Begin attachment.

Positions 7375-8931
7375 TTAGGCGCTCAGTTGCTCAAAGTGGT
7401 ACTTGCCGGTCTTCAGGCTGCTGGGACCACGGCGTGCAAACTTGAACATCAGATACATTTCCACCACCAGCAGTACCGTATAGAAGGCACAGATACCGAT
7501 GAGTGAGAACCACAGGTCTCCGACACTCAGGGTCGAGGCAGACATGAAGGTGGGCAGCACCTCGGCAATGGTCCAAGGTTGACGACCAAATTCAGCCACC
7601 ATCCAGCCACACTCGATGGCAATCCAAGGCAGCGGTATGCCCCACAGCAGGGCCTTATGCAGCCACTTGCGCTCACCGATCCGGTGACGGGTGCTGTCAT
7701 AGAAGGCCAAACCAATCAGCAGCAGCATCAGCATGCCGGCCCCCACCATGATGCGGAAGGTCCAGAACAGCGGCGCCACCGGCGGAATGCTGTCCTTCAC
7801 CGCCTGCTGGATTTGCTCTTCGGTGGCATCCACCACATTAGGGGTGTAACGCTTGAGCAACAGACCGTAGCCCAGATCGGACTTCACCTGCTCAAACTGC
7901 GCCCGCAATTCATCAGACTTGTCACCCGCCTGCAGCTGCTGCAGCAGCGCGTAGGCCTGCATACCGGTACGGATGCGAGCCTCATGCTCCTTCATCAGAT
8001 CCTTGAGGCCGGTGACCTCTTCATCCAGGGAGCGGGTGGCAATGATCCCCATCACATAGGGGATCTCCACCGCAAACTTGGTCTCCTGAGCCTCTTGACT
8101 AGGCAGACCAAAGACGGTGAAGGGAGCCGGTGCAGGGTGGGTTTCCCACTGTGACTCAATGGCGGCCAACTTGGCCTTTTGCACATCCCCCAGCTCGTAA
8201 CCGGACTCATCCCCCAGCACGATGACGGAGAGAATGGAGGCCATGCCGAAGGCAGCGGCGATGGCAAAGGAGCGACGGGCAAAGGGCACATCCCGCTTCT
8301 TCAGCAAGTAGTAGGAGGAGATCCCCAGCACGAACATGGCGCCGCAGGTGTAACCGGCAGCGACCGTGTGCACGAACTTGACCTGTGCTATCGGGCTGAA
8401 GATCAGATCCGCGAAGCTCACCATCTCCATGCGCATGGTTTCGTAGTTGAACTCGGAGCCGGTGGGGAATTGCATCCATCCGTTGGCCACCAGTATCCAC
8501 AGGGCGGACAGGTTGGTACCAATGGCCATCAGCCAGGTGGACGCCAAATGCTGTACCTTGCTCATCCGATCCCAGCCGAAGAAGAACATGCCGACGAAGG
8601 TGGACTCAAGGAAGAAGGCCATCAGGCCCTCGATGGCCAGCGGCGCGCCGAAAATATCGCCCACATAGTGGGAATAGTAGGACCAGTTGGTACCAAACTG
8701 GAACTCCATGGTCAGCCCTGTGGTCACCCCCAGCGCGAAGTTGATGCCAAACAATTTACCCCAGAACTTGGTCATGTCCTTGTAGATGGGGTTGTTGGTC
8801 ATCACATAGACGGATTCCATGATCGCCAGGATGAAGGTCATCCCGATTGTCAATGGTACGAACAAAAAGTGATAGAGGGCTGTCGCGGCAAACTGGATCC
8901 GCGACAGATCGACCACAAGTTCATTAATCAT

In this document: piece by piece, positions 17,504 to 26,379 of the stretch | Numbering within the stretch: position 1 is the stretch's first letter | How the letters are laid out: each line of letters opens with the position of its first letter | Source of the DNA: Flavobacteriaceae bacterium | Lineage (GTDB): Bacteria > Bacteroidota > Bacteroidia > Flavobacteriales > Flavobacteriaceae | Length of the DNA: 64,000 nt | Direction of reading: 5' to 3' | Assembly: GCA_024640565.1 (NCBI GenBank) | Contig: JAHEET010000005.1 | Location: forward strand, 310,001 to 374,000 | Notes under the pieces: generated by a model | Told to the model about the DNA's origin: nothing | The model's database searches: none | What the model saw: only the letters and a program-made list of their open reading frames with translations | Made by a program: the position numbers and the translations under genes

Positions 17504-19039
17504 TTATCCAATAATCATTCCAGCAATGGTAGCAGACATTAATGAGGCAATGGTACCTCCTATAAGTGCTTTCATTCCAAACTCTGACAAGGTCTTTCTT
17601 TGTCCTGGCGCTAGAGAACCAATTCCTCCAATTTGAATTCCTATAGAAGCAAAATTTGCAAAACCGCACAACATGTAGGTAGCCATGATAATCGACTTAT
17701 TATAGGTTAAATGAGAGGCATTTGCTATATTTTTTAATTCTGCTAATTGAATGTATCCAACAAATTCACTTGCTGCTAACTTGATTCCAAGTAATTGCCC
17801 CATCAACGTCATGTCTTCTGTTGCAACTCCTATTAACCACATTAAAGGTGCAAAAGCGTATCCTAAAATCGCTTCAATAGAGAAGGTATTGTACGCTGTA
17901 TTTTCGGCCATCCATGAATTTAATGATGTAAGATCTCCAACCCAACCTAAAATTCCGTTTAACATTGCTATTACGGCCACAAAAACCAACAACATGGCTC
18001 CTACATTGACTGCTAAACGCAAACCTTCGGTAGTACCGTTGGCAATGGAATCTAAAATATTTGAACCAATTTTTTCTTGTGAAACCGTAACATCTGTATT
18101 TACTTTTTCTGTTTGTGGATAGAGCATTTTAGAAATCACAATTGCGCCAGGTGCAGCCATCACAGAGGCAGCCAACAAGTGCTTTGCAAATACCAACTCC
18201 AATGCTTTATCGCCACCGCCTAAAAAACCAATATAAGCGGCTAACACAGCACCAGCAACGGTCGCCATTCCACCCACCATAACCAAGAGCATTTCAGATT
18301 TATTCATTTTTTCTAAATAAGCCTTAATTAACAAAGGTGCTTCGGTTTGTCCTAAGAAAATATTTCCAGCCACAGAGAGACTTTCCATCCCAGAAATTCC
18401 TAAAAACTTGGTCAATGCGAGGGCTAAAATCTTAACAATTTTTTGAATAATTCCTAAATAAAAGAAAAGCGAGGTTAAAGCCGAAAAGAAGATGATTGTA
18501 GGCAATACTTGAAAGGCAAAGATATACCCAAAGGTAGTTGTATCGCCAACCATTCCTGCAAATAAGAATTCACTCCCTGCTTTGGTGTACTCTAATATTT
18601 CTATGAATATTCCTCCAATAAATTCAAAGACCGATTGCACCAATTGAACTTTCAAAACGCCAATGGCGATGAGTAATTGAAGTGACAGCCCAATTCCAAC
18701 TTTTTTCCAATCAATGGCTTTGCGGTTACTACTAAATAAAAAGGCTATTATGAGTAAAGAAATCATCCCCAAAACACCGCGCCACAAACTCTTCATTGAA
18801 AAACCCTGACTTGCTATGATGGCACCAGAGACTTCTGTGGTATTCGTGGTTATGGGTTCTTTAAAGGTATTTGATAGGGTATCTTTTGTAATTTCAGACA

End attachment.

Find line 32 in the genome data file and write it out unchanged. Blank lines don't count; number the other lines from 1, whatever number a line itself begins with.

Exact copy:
18601 CTATGAATATTCCTCCAATAAATTCAAAGACCGATTGCACCAATTGAACTTTCAAAACGCCAATGGCGATGAGTAATTGAAGTGACAGCCCAATTCCAAC